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Partial prevention of glucocorticoid-induced muscle atrophy by endurance training.
Am J Physiol. 1981 Sep; 241(3):E226-32.AJ

Abstract

Male rats were either sham-operated (N) or castrated (C) at 65 days of age. They were further subdivided into sedentary or exercise groups that were trained by treadmill running 5 days/wk for 12 wk. During the last 10 days of training, the animals received daily subcutaneous injections of cortisone acetate (CA) (100 mg/kg) or 1% carboxymethylcellulose. Body weight decreased approximately 25% in all groups that received CA. The fast-twitch plantaris and gastrocnemius muscle weights were approximately 35% lower in CA-treated versus cortisone-free N and C sedentary animals. Exercise prevented from one-fourth to one-half of the muscle weight loss in N and C runners when compared to their respective pair weight controls. Muscle weights of the CA-treated freely eating N controls were significantly less than that of N runners that received CA. In plantaris muscles of both N and C animals that received CA, total protein concentration and citrate synthase activity, a mitochondrial marker, remained constant, but their amounts per muscle decreased in proportion to the atrophy. However, myoglobin concentration increased in plantaris muscles of CA-treated animals, although total myoglobin per muscle was reduced slightly. Myoglobin levels were increased in plantaris muscles both as a result of training and CA, but citrate synthase activity was increased only as a result of the exercise. These results show that exercise can retard the glucocorticoid-induced muscle atrophy.

Authors

No affiliation info availableNo affiliation info available

Pub Type(s)

Journal Article
Research Support, Non-U.S. Gov't

Language

eng

PubMed ID

7282923

Citation

Hickson, R C., and J R. Davis. "Partial Prevention of Glucocorticoid-induced Muscle Atrophy By Endurance Training." The American Journal of Physiology, vol. 241, no. 3, 1981, pp. E226-32.
Hickson RC, Davis JR. Partial prevention of glucocorticoid-induced muscle atrophy by endurance training. Am J Physiol. 1981;241(3):E226-32.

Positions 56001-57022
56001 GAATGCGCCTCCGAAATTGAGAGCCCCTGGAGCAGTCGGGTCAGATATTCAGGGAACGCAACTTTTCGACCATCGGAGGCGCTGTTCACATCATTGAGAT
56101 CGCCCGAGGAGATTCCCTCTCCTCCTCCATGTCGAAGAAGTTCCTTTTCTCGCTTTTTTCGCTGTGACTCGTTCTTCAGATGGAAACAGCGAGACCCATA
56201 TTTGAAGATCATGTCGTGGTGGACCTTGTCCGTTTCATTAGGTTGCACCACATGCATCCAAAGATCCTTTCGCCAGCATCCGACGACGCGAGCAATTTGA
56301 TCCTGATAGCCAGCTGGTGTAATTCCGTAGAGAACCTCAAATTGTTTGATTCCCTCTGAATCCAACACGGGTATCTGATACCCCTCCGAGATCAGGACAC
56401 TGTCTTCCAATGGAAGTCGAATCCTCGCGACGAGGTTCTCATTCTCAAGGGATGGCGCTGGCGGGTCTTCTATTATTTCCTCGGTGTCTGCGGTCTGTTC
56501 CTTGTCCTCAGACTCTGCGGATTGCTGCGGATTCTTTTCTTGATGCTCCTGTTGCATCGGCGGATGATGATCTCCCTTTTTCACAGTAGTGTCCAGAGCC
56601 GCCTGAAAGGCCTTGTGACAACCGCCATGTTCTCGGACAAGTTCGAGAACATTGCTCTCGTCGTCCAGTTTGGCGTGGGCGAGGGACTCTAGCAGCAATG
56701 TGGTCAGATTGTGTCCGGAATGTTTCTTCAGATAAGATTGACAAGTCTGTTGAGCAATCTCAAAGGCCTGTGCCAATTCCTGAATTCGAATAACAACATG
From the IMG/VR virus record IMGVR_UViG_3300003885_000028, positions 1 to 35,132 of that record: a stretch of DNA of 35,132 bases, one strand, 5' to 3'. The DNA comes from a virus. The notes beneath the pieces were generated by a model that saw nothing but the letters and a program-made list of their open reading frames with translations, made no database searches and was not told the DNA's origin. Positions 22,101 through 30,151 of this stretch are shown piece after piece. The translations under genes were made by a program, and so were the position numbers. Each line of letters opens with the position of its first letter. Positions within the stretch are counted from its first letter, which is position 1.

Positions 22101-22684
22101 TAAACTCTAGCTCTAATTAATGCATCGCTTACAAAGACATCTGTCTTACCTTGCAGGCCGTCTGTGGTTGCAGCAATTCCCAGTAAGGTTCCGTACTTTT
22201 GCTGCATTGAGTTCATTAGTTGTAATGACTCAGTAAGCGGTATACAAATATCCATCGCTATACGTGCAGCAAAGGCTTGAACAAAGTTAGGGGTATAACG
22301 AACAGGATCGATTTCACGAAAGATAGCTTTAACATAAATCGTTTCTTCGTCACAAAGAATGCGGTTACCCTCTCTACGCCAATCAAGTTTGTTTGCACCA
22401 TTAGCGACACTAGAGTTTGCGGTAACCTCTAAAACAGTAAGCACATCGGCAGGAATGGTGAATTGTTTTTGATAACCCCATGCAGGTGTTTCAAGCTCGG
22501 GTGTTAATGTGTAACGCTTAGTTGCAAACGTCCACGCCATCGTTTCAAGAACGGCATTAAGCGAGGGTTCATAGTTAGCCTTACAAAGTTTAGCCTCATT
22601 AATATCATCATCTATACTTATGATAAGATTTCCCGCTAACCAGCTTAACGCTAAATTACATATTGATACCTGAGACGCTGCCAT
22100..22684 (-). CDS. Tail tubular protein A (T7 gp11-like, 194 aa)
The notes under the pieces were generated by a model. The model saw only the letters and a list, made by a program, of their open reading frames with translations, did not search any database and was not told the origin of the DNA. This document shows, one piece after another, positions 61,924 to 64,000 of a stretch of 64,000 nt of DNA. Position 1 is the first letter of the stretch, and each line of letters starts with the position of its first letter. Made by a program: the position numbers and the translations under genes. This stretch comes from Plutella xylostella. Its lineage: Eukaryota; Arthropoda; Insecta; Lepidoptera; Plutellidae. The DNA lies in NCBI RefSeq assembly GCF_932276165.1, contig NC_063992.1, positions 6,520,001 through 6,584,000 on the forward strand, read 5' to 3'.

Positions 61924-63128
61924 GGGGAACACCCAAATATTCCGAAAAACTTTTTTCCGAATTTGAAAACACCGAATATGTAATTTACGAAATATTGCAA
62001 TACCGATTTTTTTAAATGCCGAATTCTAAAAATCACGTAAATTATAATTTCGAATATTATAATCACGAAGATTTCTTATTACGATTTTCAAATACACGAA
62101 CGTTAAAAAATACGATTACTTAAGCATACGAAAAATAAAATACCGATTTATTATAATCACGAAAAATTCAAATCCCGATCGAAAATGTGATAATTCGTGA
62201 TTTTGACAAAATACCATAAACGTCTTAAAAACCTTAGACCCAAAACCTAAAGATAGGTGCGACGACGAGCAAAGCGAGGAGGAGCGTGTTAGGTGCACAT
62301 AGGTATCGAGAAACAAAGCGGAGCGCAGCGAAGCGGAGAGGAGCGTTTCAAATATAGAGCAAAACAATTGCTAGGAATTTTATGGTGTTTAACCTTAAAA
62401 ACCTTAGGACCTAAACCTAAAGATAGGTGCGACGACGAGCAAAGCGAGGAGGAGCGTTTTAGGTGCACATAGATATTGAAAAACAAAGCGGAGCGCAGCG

Hickson, R. C., & Davis, J. R. (1981). Partial prevention of glucocorticoid-induced muscle atrophy by endurance training. The American Journal of Physiology, 241(3), E226-32.
Hickson RC, Davis JR. Partial Prevention of Glucocorticoid-induced Muscle Atrophy By Endurance Training. Am J Physiol. 1981;241(3):E226-32. PubMed PMID: 7282923.
* Article titles in AMA citation format should be in sentence-case
TY - JOUR T1 - Partial prevention of glucocorticoid-induced muscle atrophy by endurance training. AU - Hickson,R C, AU - Davis,J R, PY - 1981/9/1/pubmed PY - 1981/9/1/medline PY - 1981/9/1/entrez SP - E226 EP - 32 JF - The American journal of physiology JO - Am J Physiol VL - 241 IS - 3 N2 - Male rats were either sham-operated (N) or castrated (C) at 65 days of age. They were further subdivided into sedentary or exercise groups that were trained by treadmill running 5 days/wk for 12 wk. During the last 10 days of training, the animals received daily subcutaneous injections of cortisone acetate (CA) (100 mg/kg) or 1% carboxymethylcellulose. Body weight decreased approximately 25% in all groups that received CA. The fast-twitch plantaris and gastrocnemius muscle weights were approximately 35% lower in CA-treated versus cortisone-free N and C sedentary animals. Exercise prevented from one-fourth to one-half of the muscle weight loss in N and C runners when compared to their respective pair weight controls. Muscle weights of the CA-treated freely eating N controls were significantly less than that of N runners that received CA. In plantaris muscles of both N and C animals that received CA, total protein concentration and citrate synthase activity, a mitochondrial marker, remained constant, but their amounts per muscle decreased in proportion to the atrophy. However, myoglobin concentration increased in plantaris muscles of CA-treated animals, although total myoglobin per muscle was reduced slightly. Myoglobin levels were increased in plantaris muscles both as a result of training and CA, but citrate synthase activity was increased only as a result of the exercise. These results show that exercise can retard the glucocorticoid-induced muscle atrophy. SN - 0002-9513 UR - https://www.unboundmedicine.com/medline/citation/7282923/Partial_prevention_of_glucocorticoid_induced_muscle_atrophy_by_endurance_training_ L2 - https://journals.physiology.org/doi/10.1152/ajpendo.1981.241.3.E226?url_ver=Z39.88-2003&rfr_id=ori:rid:crossref.org&rfr_dat=cr_pub=pubmed DB - PRIME DP - Unbound Medicine ER -